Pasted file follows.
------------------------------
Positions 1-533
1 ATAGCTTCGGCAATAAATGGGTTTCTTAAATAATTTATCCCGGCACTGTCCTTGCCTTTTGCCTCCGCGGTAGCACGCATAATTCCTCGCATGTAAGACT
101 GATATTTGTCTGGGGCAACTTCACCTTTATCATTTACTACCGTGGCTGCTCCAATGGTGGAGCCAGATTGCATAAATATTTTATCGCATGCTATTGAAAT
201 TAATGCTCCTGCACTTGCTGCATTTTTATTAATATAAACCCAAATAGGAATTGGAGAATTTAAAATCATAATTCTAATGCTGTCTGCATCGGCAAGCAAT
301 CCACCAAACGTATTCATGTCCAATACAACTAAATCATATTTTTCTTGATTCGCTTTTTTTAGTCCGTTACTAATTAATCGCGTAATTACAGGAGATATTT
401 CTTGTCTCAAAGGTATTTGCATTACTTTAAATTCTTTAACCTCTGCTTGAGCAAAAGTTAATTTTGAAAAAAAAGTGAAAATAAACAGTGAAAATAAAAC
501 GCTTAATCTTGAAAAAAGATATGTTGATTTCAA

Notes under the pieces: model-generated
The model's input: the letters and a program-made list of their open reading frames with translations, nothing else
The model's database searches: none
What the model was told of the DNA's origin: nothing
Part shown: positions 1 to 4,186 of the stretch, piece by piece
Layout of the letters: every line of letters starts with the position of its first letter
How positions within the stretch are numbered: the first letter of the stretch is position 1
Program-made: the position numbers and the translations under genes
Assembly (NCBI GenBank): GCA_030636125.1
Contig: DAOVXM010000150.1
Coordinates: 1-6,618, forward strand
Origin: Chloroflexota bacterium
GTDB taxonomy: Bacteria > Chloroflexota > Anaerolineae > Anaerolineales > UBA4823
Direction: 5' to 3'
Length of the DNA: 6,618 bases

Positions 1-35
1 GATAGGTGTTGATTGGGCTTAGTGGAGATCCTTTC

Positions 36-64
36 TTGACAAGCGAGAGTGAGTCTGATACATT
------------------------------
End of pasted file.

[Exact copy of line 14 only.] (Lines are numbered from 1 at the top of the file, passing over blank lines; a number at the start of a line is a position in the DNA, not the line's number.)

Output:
How positions within the stretch are numbered: the first letter of the stretch is position 1